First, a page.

Few blogs earlier I mentioned that I have a Thinkpad T42 available for use; not mine but permitted to use. It’s an old beast. It has modest hardware, by today’s standards, but still good. Display, keyboard, joystick (or whatever it is called), touchpad and all the ports are working fine. Only exception is a bad battery. That’s not so bad as most laptops develop battery problem after few years. I have two such case at home.
I installed Gentoo 486 version on it as it does not support PAE. Following are some detail about my T42.
Output of ‘lscpu’:
CPU op-mode(s): 32-bit
Byte Order: Little Endian
On-line CPU(s) list: 0
Thread(s) per core: 1
Core(s) per socket: 1
Vendor ID: GenuineIntel
CPU family: 6
Model name: Intel(R) Pentium(R) M processor 1.70GHz
CPU MHz: 1700.000
CPU max MHz: 1700.0000
CPU min MHz: 600.0000
Output of /proc/cpuinfo:
processor : 0
vendor_id : GenuineIntel
cpu family : 6
model : 13
model name : Intel(R) Pentium(R) M processor 1.70GHz
stepping : 6
microcode : 0x18
cpu MHz : 1700.000
cache size : 2048 KB
fdiv_bug : no
f00f_bug : no
coma_bug : no
fpu : yes
fpu_exception : yes
cpuid level : 2
wp : yes
flags : fpu vme de pse tsc msr mce cx8 sep mtrr pge mca cmov clflush dts acpi mmx fxsr sse sse2 ss tm pbe bts est tm2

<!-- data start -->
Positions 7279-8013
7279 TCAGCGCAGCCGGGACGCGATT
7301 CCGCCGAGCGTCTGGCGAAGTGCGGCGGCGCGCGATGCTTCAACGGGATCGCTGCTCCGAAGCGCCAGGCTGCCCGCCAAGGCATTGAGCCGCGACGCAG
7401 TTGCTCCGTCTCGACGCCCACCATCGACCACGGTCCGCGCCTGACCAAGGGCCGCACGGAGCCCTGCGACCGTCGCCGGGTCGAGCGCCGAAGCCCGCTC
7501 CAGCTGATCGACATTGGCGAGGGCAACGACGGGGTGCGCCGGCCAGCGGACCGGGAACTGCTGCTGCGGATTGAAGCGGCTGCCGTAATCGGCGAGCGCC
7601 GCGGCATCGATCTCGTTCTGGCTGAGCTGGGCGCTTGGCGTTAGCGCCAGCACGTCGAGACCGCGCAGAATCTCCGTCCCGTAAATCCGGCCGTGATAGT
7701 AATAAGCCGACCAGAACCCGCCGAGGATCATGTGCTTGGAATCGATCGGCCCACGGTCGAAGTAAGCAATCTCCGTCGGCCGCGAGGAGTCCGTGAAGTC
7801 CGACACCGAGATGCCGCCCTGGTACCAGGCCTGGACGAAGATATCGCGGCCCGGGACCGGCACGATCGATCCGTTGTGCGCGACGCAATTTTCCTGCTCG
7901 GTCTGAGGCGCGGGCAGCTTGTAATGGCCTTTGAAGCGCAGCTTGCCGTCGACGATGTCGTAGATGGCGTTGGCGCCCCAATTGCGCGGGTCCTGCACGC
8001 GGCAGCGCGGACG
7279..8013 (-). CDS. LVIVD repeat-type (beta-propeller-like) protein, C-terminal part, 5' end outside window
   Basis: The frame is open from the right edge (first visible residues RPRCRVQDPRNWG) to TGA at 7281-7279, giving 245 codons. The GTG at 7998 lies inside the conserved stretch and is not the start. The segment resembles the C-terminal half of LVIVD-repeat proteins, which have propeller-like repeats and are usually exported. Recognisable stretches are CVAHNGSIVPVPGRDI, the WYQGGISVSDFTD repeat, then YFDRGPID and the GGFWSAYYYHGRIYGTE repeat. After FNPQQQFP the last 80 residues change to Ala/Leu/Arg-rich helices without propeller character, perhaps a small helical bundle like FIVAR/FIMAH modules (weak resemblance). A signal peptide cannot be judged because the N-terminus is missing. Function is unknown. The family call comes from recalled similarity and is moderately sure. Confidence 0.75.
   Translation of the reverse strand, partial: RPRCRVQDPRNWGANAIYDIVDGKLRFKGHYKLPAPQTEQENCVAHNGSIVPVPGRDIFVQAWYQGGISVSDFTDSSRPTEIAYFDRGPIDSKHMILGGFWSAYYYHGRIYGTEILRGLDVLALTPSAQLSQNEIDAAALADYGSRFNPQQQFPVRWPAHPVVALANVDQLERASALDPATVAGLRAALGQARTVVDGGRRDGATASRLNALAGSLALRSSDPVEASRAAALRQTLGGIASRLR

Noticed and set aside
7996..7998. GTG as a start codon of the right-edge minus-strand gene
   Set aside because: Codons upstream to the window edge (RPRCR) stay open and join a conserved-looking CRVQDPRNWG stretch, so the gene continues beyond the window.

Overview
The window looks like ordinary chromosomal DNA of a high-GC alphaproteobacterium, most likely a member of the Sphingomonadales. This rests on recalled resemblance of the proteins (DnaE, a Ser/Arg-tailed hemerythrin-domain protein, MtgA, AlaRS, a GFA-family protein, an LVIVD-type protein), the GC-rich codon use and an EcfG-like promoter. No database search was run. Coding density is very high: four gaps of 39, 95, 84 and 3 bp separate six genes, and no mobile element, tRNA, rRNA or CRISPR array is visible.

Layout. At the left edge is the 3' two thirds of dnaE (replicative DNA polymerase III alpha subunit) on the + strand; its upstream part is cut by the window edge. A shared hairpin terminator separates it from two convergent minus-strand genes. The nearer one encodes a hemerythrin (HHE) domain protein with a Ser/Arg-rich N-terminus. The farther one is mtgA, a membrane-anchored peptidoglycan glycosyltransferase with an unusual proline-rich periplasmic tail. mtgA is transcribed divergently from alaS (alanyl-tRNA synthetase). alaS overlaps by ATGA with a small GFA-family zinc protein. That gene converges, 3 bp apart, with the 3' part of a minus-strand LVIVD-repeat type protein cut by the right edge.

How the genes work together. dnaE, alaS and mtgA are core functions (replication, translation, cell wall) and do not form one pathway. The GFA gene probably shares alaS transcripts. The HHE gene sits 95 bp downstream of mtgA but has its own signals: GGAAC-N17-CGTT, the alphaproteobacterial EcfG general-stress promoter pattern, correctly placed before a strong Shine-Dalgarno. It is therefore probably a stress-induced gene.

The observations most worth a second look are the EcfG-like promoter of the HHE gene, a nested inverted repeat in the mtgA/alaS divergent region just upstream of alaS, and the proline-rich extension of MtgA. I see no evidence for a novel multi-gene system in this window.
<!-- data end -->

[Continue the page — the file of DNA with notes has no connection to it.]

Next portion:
bogomips : 3397.29
clflush size : 64
cache_alignment : 64
address sizes : 32 bits physical, 32 bits virtual
Output of ‘lspci’:
00:00.0 Host bridge: Intel Corporation 82855PM Processor to I/O Controller (rev 03)
00:01.0 PCI bridge: Intel Corporation 82855PM Processor to AGP Controller (rev 03)
00:1d.0 USB controller: Intel Corporation 82801DB/DBL/DBM (ICH4/ICH4-L/ICH4-M) USB UHCI Controller #1 (rev 01)
00:1d.1 USB controller: Intel Corporation 82801DB/DBL/DBM (ICH4/ICH4-L/ICH4-M) USB UHCI Controller #2 (rev 01)
00:1d.2 USB controller: Intel Corporation 82801DB/DBL/DBM (ICH4/ICH4-L/ICH4-M) USB UHCI Controller #3 (rev 01)
00:1d.7 USB controller: Intel Corporation 82801DB/DBM (ICH4/ICH4-M) USB2 EHCI Controller (rev 01)
00:1e.0 PCI bridge: Intel Corporation 82801 Mobile PCI Bridge (rev 81)
00:1f.0 ISA bridge: Intel Corporation 82801DBM (ICH4-M) LPC Interface Bridge (rev 01)
00:1f.1 IDE interface: Intel Corporation 82801DBM (ICH4-M) IDE Controller (rev 01)
00:1f.3 SMBus: Intel Corporation 82801DB/DBL/DBM (ICH4/ICH4-L/ICH4-M) SMBus Controller (rev 01)
00:1f.5 Multimedia audio controller: Intel Corporation 82801DB/DBL/DBM (ICH4/ICH4-L/ICH4-M) AC'97 Audio Controller (rev 01)
00:1f.6 Modem: Intel Corporation 82801DB/DBL/DBM (ICH4/ICH4-L/ICH4-M) AC'97 Modem Controller (rev 01)
01:00.0 VGA compatible controller: Advanced Micro Devices, Inc. [AMD/ATI] RV200/M7 [Mobility Radeon 7500]
02:00.0 CardBus bridge: Texas Instruments PCI4520 PC card Cardbus Controller (rev 01)
02:00.1 CardBus bridge: Texas Instruments PCI4520 PC card Cardbus Controller (rev 01)
02:01.0 Ethernet controller: Intel Corporation 82540EP Gigabit Ethernet Controller (Mobile) (rev 03)
02:02.0 Network controller: Intel Corporation PRO/Wireless LAN 2100 3B Mini PCI Adapter (rev 04)